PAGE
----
Lookout Mountain, Chattanooga

Wednesday, February 6, 2013

The natives were restless

As some of you know, I’ve been calling bingo at an assisted living center for nearly four years. The residents are generally excited to see me. Their eyes light up and they pat me as I pass, murmuring my name.

But yesterday I gave them a warning. “If you don’t behave yourselves next time, I’m taking my megaphone and walking right out of here!”
I wouldn’t really do it, but the warning wasn’t without justification.

In times past, one of the ladies told me, “If you’ve got any sense left, it ain’t no picnic here. There’s always somebody crying, crapping their pants, or dying.”
And sometimes they’re simply complaining, taking out their frustrations about growing old on the bingo lady, wishing that the highlight of their day wasn’t bingo.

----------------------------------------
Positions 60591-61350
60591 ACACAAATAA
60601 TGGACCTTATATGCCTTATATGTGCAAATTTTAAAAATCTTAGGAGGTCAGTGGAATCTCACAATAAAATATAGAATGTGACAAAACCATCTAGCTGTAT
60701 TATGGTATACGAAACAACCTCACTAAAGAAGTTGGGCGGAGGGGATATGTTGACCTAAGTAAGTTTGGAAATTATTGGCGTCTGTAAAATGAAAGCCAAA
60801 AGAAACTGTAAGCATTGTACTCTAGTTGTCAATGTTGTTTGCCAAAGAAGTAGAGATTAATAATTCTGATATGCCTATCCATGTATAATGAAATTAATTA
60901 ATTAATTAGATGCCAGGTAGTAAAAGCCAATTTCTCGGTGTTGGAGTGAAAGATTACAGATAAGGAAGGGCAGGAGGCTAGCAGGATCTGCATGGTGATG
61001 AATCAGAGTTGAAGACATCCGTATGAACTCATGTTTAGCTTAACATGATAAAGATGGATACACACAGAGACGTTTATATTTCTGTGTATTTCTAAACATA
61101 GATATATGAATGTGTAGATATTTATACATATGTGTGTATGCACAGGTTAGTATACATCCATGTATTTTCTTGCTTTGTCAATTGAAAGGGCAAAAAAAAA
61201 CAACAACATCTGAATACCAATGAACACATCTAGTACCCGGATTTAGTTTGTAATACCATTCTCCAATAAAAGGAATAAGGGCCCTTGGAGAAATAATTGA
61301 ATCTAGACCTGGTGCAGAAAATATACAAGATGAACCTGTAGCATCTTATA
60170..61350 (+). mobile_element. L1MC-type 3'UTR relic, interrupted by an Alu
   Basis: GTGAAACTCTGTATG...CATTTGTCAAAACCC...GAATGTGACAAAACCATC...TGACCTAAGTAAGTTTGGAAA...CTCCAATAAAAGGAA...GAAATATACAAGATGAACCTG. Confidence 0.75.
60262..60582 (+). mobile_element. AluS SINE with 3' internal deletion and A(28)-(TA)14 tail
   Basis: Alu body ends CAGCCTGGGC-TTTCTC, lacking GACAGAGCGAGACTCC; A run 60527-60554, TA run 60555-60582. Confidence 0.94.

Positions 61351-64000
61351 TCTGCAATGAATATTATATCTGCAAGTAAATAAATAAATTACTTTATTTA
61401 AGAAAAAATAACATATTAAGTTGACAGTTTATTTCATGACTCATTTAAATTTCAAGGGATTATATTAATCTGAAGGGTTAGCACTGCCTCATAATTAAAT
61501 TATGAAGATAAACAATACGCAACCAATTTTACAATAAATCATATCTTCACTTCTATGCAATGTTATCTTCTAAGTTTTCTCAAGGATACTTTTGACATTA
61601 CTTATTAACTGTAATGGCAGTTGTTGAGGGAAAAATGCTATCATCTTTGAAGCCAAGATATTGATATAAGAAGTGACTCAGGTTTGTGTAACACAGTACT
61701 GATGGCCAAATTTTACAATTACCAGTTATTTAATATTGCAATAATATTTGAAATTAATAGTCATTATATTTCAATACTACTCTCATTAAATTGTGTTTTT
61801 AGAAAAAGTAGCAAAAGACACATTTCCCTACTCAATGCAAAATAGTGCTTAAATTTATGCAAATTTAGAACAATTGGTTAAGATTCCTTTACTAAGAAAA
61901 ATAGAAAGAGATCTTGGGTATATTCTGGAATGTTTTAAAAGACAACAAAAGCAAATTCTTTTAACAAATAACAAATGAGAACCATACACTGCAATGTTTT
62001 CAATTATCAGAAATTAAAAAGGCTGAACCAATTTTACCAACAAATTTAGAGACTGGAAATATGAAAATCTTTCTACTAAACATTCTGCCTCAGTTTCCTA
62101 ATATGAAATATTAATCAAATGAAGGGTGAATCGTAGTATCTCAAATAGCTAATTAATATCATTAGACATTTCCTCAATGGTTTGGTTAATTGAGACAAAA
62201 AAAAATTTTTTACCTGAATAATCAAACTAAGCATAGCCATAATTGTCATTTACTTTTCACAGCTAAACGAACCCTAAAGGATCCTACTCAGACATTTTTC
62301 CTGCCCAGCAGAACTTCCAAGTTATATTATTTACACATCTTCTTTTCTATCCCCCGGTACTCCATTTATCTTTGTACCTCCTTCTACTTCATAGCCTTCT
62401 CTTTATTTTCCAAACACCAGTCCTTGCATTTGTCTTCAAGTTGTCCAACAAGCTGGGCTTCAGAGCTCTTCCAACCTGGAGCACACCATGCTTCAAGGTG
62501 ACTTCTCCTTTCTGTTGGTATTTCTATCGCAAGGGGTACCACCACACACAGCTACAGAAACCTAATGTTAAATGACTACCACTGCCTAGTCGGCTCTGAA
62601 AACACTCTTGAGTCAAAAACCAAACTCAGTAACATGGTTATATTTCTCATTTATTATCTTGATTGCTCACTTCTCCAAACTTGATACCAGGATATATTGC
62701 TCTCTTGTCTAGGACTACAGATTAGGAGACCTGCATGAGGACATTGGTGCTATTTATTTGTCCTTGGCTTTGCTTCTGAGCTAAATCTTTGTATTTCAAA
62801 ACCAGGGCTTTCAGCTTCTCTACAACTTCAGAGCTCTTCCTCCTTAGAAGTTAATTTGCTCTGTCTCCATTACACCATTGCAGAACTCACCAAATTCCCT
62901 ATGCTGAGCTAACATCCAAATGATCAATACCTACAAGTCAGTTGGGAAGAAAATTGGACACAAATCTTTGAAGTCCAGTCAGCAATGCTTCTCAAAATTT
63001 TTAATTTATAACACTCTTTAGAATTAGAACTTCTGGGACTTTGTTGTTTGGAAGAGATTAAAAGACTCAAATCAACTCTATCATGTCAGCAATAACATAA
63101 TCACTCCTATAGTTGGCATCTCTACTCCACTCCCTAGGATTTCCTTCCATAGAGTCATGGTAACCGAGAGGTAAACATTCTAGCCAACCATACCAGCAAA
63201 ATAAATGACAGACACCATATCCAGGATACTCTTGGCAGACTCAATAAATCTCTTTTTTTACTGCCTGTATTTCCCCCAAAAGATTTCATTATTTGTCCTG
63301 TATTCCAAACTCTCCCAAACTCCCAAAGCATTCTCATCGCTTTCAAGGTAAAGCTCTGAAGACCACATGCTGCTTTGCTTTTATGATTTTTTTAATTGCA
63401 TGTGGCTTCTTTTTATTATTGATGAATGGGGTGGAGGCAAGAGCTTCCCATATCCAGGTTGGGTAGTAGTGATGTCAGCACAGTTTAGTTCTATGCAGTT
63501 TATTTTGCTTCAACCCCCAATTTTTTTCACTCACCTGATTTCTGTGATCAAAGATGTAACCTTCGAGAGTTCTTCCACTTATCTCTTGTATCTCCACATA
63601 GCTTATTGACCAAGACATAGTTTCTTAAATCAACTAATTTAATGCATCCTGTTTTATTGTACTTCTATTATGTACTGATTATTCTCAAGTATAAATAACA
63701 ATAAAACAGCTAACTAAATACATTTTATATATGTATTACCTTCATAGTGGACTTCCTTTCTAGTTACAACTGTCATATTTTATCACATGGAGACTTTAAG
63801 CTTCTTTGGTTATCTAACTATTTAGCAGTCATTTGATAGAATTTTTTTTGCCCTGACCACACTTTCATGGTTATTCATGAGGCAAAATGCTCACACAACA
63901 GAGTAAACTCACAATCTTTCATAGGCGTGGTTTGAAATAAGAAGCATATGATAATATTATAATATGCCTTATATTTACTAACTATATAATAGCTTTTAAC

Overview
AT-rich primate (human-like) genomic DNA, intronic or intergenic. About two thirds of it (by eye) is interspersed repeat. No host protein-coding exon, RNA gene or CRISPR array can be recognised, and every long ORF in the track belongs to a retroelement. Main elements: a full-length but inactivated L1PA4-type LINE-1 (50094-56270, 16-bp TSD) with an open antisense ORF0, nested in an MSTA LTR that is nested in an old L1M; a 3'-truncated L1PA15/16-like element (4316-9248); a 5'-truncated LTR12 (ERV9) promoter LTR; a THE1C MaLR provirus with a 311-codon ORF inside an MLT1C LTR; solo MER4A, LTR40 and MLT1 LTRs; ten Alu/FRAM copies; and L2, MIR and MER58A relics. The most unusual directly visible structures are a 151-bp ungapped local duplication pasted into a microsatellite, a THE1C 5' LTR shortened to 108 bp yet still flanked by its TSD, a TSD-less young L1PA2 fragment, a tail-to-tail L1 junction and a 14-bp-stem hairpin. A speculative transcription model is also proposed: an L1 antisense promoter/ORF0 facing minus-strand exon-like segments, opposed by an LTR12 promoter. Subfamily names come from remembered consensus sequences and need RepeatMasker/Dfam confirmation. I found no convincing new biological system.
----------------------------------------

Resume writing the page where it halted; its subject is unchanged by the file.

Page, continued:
I try to keep an honest game. If I don’t call a number and one of them finds it covered on her board but the others don’t, I don’t let it slide. After all, the winner wins a buck (even if it is Monopoly money). And it’s true that some of them hear 17 when I call 29, so I can’t let anything slide. But it happened not once but twice to a very vocal protester who grumbled at length, thus making it difficult for the hard-of-hearing to hear. When one of the guys got angry at her for getting angry at me, he said, “Jesus!” and then the fight snowballed because, of course, the same someone got angry at him for taking the name of the Lord in vain (although I’ve heard her do the same).
Oh, my. Bingo isn’t all it’s cracked up to be.

At any rate, most of the folks enjoy my presence. And as long as I can hear, as I leave, the gentle chuckle of a gentleman saying “Bingo Bonnie” to himself—I’ll just have to grin and bear it.

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